You know when you first hear a word or phrase and then you hear it again and again in a matter of days? My latest iteration of this phenomenon, which really should have a name (yes, I know awareness is probably sufficient, but a quippy name would be so much better), is with the french term "mise en place". Credit goes to an episode of Top Chef, after which it showed up in varying contexts and situations. I've comandeered it as my own now, terrible accent and all. And while mise en place is a beautiful thing to say, not to mention a lovely concept for we type-A-the-Container-Store-might-be-my-heaven folks, the phenomenon I will call awareness (for lack of that quippy term) has recently spoken to me in a more profound way--not with a word or a phrase, but in an idea, a notion, a lesson, if you will.
The weeks leading up to the holidays included for me a book club meeting, a Mahjong game (if you don't know it, learn it, its fantastic, not to mention addictive and, in my house, always involves wine), and a fair amount of yoga. Out of each of these delightful endeavors came a consistent theme. At book club, we read Last Night in Montreal about a girl, Lilia, who, as a result of a vagabond childhood, couldn't stay in one place, emotionally or physically. She remained on what she called the surface of life, never diving in, never taking the risks, feeling the fear, experiencing the pain, or relishing the joy. At Mahjong, a dear friend discussed her fear of buying a dog for her kids, already anticipating the death of the animal they don't yet have but know they will love like a family member. All of this made me think about what is required of us, in the bigger sense. How invested must we become in our own existences? I found the answer at yoga - sweet, blessed yoga, where construct is meaningless and questions can be cast aside for their cosmic irrelevance. At the end of a practice, sweaty and splayed out on our mats, we were told to thank ourselves for showing up. Just showing up. Not for executing the best downward dog or flying into crow. But for being there, ready to take on whatever the body and the universe was offering up that day. Showing up. That is what is required of us.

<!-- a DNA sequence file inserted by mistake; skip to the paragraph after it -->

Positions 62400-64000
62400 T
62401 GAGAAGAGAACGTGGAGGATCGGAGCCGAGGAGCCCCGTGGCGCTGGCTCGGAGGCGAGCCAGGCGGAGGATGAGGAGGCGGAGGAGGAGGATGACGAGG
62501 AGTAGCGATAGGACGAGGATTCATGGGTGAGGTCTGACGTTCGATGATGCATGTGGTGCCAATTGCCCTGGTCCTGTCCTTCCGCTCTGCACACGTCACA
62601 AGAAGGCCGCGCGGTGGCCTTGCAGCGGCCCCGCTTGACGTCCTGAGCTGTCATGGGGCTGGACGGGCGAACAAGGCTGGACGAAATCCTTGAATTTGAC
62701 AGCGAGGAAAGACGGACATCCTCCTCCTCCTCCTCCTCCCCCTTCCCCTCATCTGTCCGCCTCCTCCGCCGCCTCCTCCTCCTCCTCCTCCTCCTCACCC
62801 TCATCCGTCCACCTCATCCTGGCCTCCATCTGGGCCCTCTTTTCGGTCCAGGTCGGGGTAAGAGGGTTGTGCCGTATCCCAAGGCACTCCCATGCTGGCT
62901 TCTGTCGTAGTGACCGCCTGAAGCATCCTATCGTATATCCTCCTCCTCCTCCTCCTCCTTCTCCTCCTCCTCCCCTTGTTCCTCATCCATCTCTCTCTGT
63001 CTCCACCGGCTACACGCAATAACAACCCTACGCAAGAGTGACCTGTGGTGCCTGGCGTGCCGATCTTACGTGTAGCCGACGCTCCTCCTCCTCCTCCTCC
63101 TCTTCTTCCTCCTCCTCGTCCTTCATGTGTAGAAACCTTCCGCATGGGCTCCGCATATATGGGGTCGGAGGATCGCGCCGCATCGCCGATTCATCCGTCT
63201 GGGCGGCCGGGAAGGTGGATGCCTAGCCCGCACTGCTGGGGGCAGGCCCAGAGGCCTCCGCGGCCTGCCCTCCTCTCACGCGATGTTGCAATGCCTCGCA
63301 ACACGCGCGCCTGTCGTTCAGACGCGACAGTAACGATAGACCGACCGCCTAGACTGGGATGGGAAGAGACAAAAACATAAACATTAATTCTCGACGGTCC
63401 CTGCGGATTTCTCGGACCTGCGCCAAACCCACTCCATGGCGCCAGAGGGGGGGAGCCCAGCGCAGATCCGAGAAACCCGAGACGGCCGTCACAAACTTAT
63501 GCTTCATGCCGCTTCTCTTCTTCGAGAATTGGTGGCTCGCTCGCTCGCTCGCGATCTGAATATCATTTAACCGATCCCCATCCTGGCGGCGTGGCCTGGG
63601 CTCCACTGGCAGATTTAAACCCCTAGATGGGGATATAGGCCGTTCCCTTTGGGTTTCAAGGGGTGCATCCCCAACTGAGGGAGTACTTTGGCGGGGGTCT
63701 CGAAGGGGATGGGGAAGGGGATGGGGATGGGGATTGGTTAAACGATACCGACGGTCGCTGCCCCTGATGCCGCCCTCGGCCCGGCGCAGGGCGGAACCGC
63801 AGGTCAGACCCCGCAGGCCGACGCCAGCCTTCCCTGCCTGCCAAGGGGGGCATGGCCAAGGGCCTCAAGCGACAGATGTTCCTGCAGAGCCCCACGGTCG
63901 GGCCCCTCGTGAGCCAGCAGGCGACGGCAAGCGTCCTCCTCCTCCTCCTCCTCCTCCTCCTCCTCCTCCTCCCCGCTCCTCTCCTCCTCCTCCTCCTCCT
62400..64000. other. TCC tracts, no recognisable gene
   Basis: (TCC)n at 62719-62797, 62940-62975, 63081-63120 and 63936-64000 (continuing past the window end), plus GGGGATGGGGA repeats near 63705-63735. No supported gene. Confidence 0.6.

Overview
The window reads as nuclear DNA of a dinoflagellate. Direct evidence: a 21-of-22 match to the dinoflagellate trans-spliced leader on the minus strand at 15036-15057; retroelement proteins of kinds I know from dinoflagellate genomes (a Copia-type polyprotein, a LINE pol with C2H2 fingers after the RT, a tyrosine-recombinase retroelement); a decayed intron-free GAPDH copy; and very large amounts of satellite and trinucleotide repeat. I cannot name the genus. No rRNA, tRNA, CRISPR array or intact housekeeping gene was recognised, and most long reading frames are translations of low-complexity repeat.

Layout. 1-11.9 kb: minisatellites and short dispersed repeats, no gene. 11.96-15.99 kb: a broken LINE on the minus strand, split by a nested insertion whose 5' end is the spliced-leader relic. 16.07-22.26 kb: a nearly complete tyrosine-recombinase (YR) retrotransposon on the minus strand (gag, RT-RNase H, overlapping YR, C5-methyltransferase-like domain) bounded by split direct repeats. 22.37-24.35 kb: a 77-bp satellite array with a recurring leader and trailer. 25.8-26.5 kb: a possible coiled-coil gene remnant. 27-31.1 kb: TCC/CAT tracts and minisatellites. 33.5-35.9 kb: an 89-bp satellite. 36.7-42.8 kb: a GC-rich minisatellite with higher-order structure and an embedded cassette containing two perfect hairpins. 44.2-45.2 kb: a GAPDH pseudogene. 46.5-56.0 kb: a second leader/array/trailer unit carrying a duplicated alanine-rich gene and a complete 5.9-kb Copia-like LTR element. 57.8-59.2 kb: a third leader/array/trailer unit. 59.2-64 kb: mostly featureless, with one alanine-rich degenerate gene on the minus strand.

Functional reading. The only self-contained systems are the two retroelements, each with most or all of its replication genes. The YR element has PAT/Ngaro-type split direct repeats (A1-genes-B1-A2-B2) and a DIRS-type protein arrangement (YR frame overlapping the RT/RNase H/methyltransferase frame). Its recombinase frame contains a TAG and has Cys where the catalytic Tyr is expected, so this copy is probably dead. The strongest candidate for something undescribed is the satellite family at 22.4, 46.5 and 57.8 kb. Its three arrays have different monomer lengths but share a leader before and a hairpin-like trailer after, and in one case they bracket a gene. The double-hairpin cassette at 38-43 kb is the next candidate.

For you fellow over-achievers, showing up might connote mediocrity, but to my mind, it is anything but mailing it in. Showing up is engaging, opening up, being vulnerable to all that life has to offer, the good and the bad. Because, to be sure, you can't have one without the other. That might mean bringing home that new fluffy puppy, or allowing yourself to finally fall in love, or continuing to write in the face of repeated rejection and failure, all of which bring both joy and pain. So this is me, showing up. I hope to see you here.